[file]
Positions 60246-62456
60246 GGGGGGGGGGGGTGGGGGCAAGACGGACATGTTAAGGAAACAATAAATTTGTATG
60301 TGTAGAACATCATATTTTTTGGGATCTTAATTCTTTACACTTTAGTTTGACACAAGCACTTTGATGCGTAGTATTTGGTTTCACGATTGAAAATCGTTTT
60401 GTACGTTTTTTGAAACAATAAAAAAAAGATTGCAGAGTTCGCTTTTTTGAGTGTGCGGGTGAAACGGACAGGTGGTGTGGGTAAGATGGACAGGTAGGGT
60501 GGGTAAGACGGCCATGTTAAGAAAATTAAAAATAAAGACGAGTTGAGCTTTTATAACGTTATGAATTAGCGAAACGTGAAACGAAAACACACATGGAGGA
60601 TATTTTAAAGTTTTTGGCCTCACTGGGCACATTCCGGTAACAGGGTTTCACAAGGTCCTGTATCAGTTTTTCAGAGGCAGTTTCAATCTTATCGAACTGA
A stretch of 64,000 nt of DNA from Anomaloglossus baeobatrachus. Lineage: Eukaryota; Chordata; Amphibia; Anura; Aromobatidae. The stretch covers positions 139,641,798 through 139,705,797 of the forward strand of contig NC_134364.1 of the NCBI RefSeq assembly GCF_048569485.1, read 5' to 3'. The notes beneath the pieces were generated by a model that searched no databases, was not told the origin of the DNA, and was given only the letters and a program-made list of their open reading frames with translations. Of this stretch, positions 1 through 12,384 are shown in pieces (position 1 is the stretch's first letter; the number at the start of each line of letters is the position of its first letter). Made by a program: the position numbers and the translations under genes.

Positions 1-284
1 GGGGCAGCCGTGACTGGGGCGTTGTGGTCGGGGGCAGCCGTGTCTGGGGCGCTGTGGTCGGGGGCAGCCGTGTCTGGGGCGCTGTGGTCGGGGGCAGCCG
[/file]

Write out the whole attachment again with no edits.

Positions 60246-62456
60246 GGGGGGGGGGGGTGGGGGCAAGACGGACATGTTAAGGAAACAATAAATTTGTATG
60301 TGTAGAACATCATATTTTTTGGGATCTTAATTCTTTACACTTTAGTTTGACACAAGCACTTTGATGCGTAGTATTTGGTTTCACGATTGAAAATCGTTTT
60401 GTACGTTTTTTGAAACAATAAAAAAAAGATTGCAGAGTTCGCTTTTTTGAGTGTGCGGGTGAAACGGACAGGTGGTGTGGGTAAGATGGACAGGTAGGGT
60501 GGGTAAGACGGCCATGTTAAGAAAATTAAAAATAAAGACGAGTTGAGCTTTTATAACGTTATGAATTAGCGAAACGTGAAACGAAAACACACATGGAGGA
60601 TATTTTAAAGTTTTTGGCCTCACTGGGCACATTCCGGTAACAGGGTTTCACAAGGTCCTGTATCAGTTTTTCAGAGGCAGTTTCAATCTTATCGAACTGA
A stretch of 64,000 nt of DNA from Anomaloglossus baeobatrachus. Lineage: Eukaryota; Chordata; Amphibia; Anura; Aromobatidae. The stretch covers positions 139,641,798 through 139,705,797 of the forward strand of contig NC_134364.1 of the NCBI RefSeq assembly GCF_048569485.1, read 5' to 3'. The notes beneath the pieces were generated by a model that searched no databases, was not told the origin of the DNA, and was given only the letters and a program-made list of their open reading frames with translations. Of this stretch, positions 1 through 12,384 are shown in pieces (position 1 is the stretch's first letter; the number at the start of each line of letters is the position of its first letter). Made by a program: the position numbers and the translations under genes.

Positions 1-284
1 GGGGCAGCCGTGACTGGGGCGTTGTGGTCGGGGGCAGCCGTGTCTGGGGCGCTGTGGTCGGGGGCAGCCGTGTCTGGGGCGCTGTGGTCGGGGGCAGCCG